Letters

Fans, detractors and Lovecraft-inspired writers respond to Laura Miller's "Master of Disgust."


Salon Staff
February 16, 2005 2:00AM (UTC)

[Read the story.]

There is a lot to criticize H.P. Lovecraft for, but a lack of horror in his writings is not one of them. Lovecraft's monsters may not be as scary as a sewer-dwelling clown and today might seem no more frightening than a Japanese karate student in a rubber mask, but they were never the point of the story.

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The true horror of Lovecraft does not spring from exploiting our fear of mortality -- as so many other writers hash and rehash -- but from our fear of our own cosmic insignificance. In many ways, this is a much deeper and ineffable horror than the fear of dying, and a fear that was almost unknown before the 20th century.

Lovecraft should be rightly praised for trailblazing in this new vein of horror. While often verbose, his stories encapsulate the dread horror of standing at the edge of the universe and recognizing that despite all humanity's arrogance we are still painfully ignorant. This, to me and many others, is where the true horror of existence lies.

-- Jason Cranford Teague

I quote: "If Lovecraft, unlike Poe or King, hasn't the psychological acuity to get under our skin and make us feel real fear, he does offer us the spectacle of his own unfettered morbidity."

Getting under your skin is a momentary thing -- I will say quite honestly that most Hitchcock movies don't "get under my skin" while watching them, but movies like "Vertigo" and "Strangers on a Train" are the kind of things that make me dream weird dreams. I honestly haven't read any of Lovecraft's books, but the snippets I read pull out my own horror at what it is to be alive.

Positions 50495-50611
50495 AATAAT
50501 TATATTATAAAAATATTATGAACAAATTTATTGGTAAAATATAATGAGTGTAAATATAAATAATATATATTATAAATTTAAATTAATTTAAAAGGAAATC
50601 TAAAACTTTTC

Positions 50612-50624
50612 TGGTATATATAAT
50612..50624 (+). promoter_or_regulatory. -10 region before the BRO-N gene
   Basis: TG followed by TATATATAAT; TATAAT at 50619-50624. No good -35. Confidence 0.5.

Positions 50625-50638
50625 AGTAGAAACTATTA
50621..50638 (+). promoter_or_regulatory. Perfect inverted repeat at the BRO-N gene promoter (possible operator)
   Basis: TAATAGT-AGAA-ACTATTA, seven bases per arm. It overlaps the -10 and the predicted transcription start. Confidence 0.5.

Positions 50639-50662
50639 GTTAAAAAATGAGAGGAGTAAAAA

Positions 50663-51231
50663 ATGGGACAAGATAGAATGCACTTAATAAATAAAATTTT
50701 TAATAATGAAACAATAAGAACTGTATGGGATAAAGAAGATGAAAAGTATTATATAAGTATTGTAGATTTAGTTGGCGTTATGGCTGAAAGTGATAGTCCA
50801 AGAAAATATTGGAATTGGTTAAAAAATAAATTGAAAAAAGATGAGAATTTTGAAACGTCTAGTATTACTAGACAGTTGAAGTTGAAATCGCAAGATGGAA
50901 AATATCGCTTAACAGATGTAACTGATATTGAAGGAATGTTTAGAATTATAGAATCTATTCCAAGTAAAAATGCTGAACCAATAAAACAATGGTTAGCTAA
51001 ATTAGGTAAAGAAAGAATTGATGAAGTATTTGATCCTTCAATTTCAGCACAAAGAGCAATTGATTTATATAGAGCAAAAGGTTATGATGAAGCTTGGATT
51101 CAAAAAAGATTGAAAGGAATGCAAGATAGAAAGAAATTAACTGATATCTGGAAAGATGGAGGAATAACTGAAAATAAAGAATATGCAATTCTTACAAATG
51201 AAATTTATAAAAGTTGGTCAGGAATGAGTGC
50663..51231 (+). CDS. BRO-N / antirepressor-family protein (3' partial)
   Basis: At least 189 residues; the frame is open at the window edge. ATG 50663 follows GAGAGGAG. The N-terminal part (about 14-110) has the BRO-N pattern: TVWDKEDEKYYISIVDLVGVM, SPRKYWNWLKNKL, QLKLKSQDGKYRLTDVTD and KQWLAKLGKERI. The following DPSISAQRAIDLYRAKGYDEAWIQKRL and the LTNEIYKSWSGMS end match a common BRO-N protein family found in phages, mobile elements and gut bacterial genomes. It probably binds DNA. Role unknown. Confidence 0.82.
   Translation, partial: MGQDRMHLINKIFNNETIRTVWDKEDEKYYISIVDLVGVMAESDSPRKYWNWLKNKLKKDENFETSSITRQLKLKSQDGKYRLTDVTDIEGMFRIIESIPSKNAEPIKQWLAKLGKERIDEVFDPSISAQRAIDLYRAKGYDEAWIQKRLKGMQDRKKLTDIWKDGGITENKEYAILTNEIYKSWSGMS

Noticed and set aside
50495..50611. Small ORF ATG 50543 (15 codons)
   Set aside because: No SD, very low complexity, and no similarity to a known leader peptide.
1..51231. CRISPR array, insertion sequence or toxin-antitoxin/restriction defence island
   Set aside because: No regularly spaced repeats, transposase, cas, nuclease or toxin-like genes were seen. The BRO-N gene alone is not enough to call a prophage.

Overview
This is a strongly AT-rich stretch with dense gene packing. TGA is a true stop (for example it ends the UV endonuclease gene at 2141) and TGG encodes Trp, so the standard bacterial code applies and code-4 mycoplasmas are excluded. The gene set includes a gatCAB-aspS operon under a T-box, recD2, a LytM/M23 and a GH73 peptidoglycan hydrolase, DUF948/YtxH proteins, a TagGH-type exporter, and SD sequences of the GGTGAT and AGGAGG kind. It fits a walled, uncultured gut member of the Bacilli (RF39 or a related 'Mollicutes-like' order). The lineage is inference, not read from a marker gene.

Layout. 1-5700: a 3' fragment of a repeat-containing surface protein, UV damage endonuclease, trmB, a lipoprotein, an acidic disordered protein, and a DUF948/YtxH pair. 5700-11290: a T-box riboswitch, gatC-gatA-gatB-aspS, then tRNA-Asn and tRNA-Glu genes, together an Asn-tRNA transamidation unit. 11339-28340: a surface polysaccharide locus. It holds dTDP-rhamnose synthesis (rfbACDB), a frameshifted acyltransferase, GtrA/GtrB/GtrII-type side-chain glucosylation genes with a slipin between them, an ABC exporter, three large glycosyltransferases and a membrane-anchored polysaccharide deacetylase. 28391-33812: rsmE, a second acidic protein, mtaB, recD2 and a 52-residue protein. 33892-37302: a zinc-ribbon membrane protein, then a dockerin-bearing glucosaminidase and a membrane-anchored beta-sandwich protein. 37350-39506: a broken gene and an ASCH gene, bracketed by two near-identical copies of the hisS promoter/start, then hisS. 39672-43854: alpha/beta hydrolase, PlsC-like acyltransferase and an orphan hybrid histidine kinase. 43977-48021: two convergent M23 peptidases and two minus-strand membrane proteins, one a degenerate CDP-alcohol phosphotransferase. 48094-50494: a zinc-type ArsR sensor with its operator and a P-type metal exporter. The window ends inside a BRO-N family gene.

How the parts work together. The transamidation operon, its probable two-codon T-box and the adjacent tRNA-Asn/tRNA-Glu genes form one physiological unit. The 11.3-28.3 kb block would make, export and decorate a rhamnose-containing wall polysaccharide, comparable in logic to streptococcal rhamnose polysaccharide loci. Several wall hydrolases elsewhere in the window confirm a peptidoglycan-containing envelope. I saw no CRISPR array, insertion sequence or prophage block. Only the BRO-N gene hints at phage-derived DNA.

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-- George Black

There may be some truth to the appeal through disgust that this article notes. However, the very indescribable nature of Lovecraft's supernatural antagonists, what he probably would have called their "unknowable horror," is also a large draw, and it's one that writers continue to evoke today. Even if he won't admit it, much of Stephen King's work covers this same territory, with his descriptions of It and other monsters from Derry, Maine. Clive Barker has used this device from time to time, and newer writers like Warren Ellis do their best to exploit Lovecraft's legacy. The real horror of his stories is how Lovecraft attempts to invoke a dread something that we can never understand, a madness under the outwardly rational universe. Claiming that he was going for outright shock value is missing the point.

-- Thomas Wilburn

As Ms. Miller "would not call it wholesome at all," I am left to speculate on whether she would, in fact, call it pestilential, noxious, vile beyond all measure of human understanding, perhaps even the first vestiges of a condition beyond sense that, even at the barest fringe of recognition and comprehension, would drive men reeling and screaming into a bottomless, reeking abyss of violent madness.

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If not, she hasn't read enough Lovecraft.

-- Tom Davidson

Was Lovecraft a bad writer? No. He broke many of the rules of the 20th century literary idiom esteemed by creative writing instructors (minimize the use of adverbs, "show, don't tell," etc.), but he wasn't a bad writer by any means. He had his own aesthetic, one that combined the innovations of Poe with the 17th and 18th century writings he absorbed as a child prodigy from explorations of his grandfather's library of antiquarian works. Lovecraft is no more a bad writer for his style than Jack Kerouac is for his tumbling rivers of sentences.

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Was Lovecraft scary? The final revelations of his stories often weren't, but he was able to evoke dread and keep the mood building far more effectively than most contemporary horror writers. His best stories, like "The Shadow out of Time," capture the "cosmic awe" of a limitless universe in a way that give most modern readers chills, adverbs or no.

Of course there are Cthulhu toys and the like; every real fear is eventually reduced to kitsch ("The Producers," anyone?), and that's fine, but there are a number of current writers who work in the Lovecraftian mode, and their work offers more modern chills. Thomas Ligotti is probably the leading practitioner of Lovecraft's sort of weird fiction.

Is Lovecraft's bizarre life one reason for his continuing popularity? Certainly. The same can be said of any number of writers who are as widely talked about as they are read: Plath, Salinger and, again, Kerouac. My own novel "Move Under Ground," a Beat/Cthulhu Mythos pastiche, takes advantage of many of the connections between Kerouac and Lovecraft, in fact.